Tropical East–West Circulations During the Northern Winter

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  • 1 Dept. of Meteorology, Florida State University, Tallahassee 32306
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Abstract

In this Paper we present the geometry and intensity of the mean east–west circulation during the northern winter. We show that near the equatorial latitudes two pronounced regions of divergent mass outflow in the upper troposphere are found near the convective regions over the northwestern part of South America and Indonesia. The intensity of the east–west circulation is shown to be of the order of 1 m sec−1 which is comparable to the intensity of the Hadley circulation. The divergent streamlines are shown to be important for the maintenance of the three waves of the subtropical westerly jet in the Northern Hemisphere, and are shown to exhibit asymptotes of convergence in the regions of mid-oceanic upper tropospheric troughs over the tropical southern oceans. Kinetic energy exchanges for a tropical belt 15S to 15N at 200 mb are expressed as a function of zonal wavenumber. Results for northern summer and winter seasons are compared. We find that wave interactions with the mean zonal flow differ in the two seasons. During the northern summer the long waves (wavenumbers 1 and 2) transfer kinetic energy to the zonal flow which in turn transfers kinetic energy to the short waves (wavenumbers 6, 7 and 8). During the northern winter the opposite occurs: long waves receive kinetic energy from the zonal flow while short waves transfer kinetic energy to the zonal flow.

Finally, we evaluate the generation of eddy kinetic energy by the mean east–west circulations during the two seasons. We show that the east–west circulations are thermally direct, i.e., there is a generation of eddy kinetic energy, on horizontal scales >10,000 km. We furthermore find that this generation during the northern summer is about an order of magnitude larger than for the northern winter.

Abstract

In this Paper we present the geometry and intensity of the mean east–west circulation during the northern winter. We show that near the equatorial latitudes two pronounced regions of divergent mass outflow in the upper troposphere are found near the convective regions over the northwestern part of South America and Indonesia. The intensity of the east–west circulation is shown to be of the order of 1 m sec−1 which is comparable to the intensity of the Hadley circulation. The divergent streamlines are shown to be important for the maintenance of the three waves of the subtropical westerly jet in the Northern Hemisphere, and are shown to exhibit asymptotes of convergence in the regions of mid-oceanic upper tropospheric troughs over the tropical southern oceans. Kinetic energy exchanges for a tropical belt 15S to 15N at 200 mb are expressed as a function of zonal wavenumber. Results for northern summer and winter seasons are compared. We find that wave interactions with the mean zonal flow differ in the two seasons. During the northern summer the long waves (wavenumbers 1 and 2) transfer kinetic energy to the zonal flow which in turn transfers kinetic energy to the short waves (wavenumbers 6, 7 and 8). During the northern winter the opposite occurs: long waves receive kinetic energy from the zonal flow while short waves transfer kinetic energy to the zonal flow.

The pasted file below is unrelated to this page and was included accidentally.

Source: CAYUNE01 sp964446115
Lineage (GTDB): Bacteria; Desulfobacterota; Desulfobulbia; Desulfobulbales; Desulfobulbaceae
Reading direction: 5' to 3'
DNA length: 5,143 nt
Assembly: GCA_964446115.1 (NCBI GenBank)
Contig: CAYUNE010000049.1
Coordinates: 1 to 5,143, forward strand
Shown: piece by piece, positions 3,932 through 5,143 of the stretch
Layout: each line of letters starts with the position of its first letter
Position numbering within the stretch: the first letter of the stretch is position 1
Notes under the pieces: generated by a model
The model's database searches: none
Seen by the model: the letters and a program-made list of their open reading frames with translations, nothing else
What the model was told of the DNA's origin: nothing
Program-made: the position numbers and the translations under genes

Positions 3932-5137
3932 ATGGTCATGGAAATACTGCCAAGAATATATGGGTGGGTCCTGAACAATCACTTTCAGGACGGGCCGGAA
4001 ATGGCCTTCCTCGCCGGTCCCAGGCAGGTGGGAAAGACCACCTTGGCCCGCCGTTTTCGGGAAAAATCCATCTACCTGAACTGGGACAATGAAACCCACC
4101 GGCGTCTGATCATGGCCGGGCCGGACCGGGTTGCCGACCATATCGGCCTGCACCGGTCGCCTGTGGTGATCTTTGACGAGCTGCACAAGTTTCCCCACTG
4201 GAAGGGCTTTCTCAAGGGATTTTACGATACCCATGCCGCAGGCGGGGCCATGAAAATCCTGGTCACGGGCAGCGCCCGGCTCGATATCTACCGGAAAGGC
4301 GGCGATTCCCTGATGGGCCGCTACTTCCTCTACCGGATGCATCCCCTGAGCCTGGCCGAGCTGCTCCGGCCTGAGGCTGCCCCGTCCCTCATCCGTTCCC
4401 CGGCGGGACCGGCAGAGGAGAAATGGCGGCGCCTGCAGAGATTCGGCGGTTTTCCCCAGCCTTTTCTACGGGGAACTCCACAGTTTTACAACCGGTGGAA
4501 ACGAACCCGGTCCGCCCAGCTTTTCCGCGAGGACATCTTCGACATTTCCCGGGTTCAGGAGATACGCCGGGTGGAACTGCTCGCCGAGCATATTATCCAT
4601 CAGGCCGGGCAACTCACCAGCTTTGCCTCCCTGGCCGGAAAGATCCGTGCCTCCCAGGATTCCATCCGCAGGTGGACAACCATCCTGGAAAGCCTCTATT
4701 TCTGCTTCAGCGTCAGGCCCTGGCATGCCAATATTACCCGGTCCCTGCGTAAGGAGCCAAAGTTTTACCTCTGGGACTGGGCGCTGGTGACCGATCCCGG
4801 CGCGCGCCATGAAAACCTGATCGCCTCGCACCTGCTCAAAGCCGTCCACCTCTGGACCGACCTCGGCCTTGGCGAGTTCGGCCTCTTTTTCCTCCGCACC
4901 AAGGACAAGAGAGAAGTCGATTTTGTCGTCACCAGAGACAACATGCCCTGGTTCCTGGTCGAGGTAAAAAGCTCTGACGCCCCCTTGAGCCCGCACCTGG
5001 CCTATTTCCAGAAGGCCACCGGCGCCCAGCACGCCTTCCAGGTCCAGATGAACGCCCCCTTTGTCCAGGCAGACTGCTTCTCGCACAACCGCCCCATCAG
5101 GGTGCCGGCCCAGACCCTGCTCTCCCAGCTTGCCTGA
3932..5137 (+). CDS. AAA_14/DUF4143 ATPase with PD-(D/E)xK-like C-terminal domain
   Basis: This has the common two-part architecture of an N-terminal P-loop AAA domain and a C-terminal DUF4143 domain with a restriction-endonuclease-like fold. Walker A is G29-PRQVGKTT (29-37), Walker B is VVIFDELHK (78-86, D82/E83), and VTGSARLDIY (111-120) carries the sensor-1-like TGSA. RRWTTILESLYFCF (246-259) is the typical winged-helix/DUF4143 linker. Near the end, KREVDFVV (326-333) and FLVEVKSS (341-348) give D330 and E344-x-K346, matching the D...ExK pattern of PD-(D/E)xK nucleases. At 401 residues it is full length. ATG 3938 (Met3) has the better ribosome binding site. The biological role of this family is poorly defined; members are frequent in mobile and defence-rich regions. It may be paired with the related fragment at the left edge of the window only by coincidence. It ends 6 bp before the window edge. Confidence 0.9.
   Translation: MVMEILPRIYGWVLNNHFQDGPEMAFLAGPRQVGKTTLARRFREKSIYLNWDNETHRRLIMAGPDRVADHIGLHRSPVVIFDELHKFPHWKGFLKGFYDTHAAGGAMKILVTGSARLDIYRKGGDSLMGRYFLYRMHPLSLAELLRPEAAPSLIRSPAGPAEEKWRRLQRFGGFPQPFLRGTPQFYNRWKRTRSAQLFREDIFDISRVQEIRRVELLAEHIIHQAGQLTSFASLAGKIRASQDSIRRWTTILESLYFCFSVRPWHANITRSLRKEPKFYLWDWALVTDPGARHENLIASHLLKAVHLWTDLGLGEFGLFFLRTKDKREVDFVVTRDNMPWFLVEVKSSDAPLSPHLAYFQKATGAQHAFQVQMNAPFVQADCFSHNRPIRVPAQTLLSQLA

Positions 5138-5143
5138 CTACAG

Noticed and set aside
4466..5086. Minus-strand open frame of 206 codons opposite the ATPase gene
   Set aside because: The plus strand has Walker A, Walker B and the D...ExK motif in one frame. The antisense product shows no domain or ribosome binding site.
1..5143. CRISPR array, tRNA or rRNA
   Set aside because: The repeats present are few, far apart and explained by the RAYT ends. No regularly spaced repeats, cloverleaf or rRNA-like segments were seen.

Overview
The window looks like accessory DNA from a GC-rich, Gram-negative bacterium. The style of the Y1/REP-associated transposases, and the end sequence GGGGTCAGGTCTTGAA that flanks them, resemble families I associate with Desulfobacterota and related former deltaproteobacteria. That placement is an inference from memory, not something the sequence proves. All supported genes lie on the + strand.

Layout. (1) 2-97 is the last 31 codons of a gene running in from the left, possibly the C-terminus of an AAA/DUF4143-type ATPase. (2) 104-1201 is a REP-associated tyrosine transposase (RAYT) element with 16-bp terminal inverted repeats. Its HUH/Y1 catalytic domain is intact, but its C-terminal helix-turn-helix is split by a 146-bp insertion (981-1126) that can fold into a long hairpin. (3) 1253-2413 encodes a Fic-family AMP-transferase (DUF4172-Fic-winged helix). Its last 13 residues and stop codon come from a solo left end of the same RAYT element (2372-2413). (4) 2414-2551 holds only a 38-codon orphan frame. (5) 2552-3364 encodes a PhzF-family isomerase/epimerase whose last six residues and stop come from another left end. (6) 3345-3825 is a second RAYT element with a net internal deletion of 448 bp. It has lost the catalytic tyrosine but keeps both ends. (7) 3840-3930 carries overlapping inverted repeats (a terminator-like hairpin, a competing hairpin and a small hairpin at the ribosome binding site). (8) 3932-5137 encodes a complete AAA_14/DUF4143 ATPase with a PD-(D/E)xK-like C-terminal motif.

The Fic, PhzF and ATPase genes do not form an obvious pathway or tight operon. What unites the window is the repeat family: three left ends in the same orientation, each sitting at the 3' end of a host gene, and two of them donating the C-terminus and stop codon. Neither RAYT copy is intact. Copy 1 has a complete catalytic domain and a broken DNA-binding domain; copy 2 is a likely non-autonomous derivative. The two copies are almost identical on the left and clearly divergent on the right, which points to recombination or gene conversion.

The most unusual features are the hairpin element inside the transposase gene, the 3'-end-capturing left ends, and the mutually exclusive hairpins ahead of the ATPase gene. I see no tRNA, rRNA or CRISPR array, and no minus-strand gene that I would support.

Finally, we evaluate the generation of eddy kinetic energy by the mean east–west circulations during the two seasons. We show that the east–west circulations are thermally direct, i.e., there is a generation of eddy kinetic energy, on horizontal scales >10,000 km. We furthermore find that this generation during the northern summer is about an order of magnitude larger than for the northern winter.

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